Monday, 20 October 2014

Notes on how to deal with dictators (Wintrobe) and the determinants of coups d'état (Powell)

"How to Understand, and Deal With Dictatorship: An Economist's View" (Ronald Wintrobe)
- The dictator's dilemma: a dictator has more power over his subjects, much more than a democratic ruler=> citizens are reluctant to express displeasure=> the dictator doesn't know what citizens think=> he fears=> the problem is magnified when he rules by repression, i.e. through fear=> paranoia.
- Overpay supporters, i.e. pay them more than they are worth (e.g privileges).
=> more widespread in dictatorships than in democracies.
- In dictatorships: class of people who are repressed and class of the overpaid.
- Other tools to stay in power: restrictions on freedom of the press/ rights of citizens to criticise government/ rights of opposition parties to campaign against government, prohibition of groups/ associations/ political parties opposed to government, monitoring of the population, sanctions for disobedience (imprisonment, internment in mental hospitals, torture, execution, etc.)
- Note: the use of repression doesn't mean that dictators are unpopular.
=> dictatorships use 2 instruments: repression and loyalty/ popularity.
=> 4 types:
tinpots: low repression and loyalty (sole aim: maximise consumption)
tyrants: high repression, low loyalty (maximise power)
totalitarians: high levels of both (maximise power)
timocrats: low repression, high loyalty (benevolent dictator=> objective: welfare of people)
- Some dictatorships appear to outperform the democracies, but economic systems under autocracies vary a lot.
- Democracies: need support+ there may be no agreement on what should be done=> democratic inaction (also in war).
- Greater distribution under dictatorship than under democracy=> who it is for and its consequences and efficiencies depend partly on who controls the regime.
- Bureaucracies aren't inherently inefficient but: over time, loyalty to the top tends to deteriorate and to be replaced by alliances among the bureaucrats themselves, which bureaucrats use to line their own pockets, do favour for friends, distort information travelling up the hierarchy to make themselves look better...=> bureaucracies need to be "shaken up" periodically (as in democratic governments when a new party takes office).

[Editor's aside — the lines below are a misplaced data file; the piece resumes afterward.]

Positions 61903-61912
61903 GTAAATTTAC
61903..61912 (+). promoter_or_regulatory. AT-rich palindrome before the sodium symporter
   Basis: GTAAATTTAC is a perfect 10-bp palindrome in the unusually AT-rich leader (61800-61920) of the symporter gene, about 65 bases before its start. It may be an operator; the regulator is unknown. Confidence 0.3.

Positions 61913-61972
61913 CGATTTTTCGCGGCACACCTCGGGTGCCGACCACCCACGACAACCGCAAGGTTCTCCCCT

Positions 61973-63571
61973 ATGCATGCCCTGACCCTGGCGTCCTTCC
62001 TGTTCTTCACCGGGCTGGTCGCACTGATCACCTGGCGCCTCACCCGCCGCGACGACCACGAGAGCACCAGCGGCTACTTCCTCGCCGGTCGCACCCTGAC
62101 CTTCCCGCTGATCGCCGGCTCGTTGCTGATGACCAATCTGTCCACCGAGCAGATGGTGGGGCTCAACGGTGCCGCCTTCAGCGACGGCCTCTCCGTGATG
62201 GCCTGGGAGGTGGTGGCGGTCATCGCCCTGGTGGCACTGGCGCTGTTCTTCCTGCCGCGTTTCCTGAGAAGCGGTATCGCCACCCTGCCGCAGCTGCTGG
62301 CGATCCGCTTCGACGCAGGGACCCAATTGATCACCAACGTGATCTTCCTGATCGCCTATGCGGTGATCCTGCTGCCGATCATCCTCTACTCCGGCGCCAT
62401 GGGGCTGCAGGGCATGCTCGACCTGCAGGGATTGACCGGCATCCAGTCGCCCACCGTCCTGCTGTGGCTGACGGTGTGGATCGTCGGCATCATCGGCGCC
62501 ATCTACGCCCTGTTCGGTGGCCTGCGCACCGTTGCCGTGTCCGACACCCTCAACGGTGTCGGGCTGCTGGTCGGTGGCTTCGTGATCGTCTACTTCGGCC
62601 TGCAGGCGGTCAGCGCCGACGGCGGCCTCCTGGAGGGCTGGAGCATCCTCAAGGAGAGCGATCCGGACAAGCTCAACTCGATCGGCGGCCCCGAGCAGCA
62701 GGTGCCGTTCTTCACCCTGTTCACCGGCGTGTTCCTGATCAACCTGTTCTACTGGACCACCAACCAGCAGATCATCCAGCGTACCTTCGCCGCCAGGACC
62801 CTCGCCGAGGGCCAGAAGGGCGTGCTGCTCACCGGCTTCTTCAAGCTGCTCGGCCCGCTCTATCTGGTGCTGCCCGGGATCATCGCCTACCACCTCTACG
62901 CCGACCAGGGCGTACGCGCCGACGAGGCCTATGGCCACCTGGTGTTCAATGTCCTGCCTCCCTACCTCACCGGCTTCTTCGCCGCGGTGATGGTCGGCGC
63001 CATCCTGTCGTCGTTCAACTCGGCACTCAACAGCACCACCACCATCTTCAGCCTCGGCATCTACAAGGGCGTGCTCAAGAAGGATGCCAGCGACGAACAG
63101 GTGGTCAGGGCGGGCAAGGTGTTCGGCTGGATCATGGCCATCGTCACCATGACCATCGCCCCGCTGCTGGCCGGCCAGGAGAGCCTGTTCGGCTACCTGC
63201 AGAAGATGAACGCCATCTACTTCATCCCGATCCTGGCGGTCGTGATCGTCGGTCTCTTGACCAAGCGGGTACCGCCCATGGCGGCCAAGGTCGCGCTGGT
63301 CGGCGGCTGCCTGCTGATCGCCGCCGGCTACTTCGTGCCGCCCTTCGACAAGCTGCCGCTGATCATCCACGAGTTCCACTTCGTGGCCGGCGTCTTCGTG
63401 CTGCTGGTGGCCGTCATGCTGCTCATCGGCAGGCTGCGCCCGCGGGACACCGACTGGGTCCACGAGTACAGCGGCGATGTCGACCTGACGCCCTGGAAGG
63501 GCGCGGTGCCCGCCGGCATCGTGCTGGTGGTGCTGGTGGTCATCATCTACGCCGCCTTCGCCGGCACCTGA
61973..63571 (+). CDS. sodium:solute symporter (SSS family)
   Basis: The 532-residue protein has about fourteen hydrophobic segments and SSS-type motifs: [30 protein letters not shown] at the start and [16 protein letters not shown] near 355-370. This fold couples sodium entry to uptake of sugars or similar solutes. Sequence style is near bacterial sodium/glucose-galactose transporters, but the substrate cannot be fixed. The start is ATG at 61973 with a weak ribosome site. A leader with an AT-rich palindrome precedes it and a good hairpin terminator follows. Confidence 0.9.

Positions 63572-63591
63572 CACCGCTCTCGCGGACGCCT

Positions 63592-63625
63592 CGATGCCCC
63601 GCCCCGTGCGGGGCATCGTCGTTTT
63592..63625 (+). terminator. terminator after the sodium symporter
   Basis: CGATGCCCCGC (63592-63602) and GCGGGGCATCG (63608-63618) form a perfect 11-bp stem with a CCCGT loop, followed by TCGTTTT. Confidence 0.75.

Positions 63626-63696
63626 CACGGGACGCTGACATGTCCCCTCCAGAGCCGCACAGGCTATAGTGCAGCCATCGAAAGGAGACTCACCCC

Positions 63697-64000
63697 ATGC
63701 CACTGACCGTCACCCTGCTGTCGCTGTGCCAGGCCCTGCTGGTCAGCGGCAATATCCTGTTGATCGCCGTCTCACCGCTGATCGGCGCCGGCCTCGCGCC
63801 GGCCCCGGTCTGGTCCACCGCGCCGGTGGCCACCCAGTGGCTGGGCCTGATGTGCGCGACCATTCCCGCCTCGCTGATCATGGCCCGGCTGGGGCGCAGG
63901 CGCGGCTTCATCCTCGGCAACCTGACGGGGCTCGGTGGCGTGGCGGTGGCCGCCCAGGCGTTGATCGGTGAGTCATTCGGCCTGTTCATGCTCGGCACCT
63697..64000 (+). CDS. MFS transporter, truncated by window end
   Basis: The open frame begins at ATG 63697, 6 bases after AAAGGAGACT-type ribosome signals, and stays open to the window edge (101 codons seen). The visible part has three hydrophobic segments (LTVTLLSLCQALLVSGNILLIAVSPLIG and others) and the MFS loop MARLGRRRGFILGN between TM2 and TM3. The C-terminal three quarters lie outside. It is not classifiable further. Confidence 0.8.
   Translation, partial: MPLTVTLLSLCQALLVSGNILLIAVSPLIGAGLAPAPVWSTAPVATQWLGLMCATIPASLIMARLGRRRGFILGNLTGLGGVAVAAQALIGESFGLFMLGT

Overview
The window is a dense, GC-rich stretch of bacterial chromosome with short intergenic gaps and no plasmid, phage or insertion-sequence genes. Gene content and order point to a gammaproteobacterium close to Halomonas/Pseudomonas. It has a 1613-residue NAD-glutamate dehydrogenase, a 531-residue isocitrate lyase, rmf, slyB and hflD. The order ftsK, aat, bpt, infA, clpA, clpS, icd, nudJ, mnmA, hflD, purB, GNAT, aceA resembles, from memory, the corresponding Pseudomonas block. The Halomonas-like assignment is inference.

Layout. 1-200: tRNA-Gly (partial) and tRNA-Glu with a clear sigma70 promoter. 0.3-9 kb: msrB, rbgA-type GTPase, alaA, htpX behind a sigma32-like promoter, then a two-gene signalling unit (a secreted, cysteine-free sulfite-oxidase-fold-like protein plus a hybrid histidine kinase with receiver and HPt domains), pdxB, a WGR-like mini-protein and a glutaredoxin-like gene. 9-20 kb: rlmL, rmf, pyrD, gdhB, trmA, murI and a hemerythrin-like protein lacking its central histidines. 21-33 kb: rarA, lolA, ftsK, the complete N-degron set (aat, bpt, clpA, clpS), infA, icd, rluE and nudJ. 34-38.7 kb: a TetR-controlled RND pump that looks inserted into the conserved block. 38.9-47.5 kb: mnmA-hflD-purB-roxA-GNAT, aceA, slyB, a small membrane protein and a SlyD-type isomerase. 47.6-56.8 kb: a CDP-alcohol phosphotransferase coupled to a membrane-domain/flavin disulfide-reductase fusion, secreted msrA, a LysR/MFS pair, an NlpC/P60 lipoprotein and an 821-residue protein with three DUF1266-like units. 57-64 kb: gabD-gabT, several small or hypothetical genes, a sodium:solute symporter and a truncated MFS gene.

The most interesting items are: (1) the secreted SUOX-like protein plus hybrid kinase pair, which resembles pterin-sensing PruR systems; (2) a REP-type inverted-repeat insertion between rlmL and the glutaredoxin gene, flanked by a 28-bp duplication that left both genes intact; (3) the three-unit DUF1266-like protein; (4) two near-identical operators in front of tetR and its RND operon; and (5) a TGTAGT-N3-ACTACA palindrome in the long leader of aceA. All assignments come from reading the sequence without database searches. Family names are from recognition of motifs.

- In dictatorships: those who do the purging can be purged themselves.
- Military regimes: double pay scales of military personnel=> cost twice as much to stay in power as before=> weaken rather than strengthen their own capacity to govern=> such regimes are short-lived.
- More rent seeking under democracy=> wasted (in economic sense).
Dictatorships have restrictions on who gets the rents. And when rents are given out, the dictator receives political support or money payments of other things in return=> not wasted.
(But: extortion, corruption, bribery, etc.)
- Aid to dictatorships is wasted or even counterproductive, unless it's tied to human rights observances.
- Sanctions may not work. E.g: stimulate nationalist support for the dictator and strengthen his hold on power.
Accept aid and renege?=> must be monitored and enforced.
- All the totalitarian regimes which have collapsed historically are a result of falling, not rising real income, and the increase in real income in China has resulted in not the slightest relaxation of repression there=> the case for trade with totalitarian regimes is particularly weak.


"Determinants of the Attempting and Outcome of Coups d'état" (Jonathan Powell) 
- Though the motives may be the same, countries will differ in their vulnerability to coups based on the ability of plotters to organise and execute a coup conspiracy. 
- Coup-proofing is found to reduce both the likelihood of a coup attempt and the likelihood that an attempted coup will succeed. 
- Economic concerns have little impact on coup activity. 
- Rationalist framework: 
individual level=> a man pushing for his own interests 
group level=> organisational interests of the military
=> catalysts for coups 
- Coups occur when a government faces a legitimacy crisis
The citizenry must overly demonstrate its dissatisfaction with government in order for the military seize power. 
- Soldiers with more generous financial endowments are more content with the status quo and less likely to attempt a coup. 
The hypothesis that well-funded soldiers are more likely to succeed than their poorly funded counterparts (increase in armaments, training, professionalism) is not supported. Not because the soldiers are incapable of mounting a coordinated effort, but because the resources provide them with incentive to resist any potential coup that might arise. 
- Coups attempted by large militaries rarely succeed. 
- Coup plotters not only avoid action until high levels of instability are present but also benefit from instability. 
- Military regimes are about 5 times more likely to suffer a coup attempt than civilian dictatorships. They're also easy targets. 

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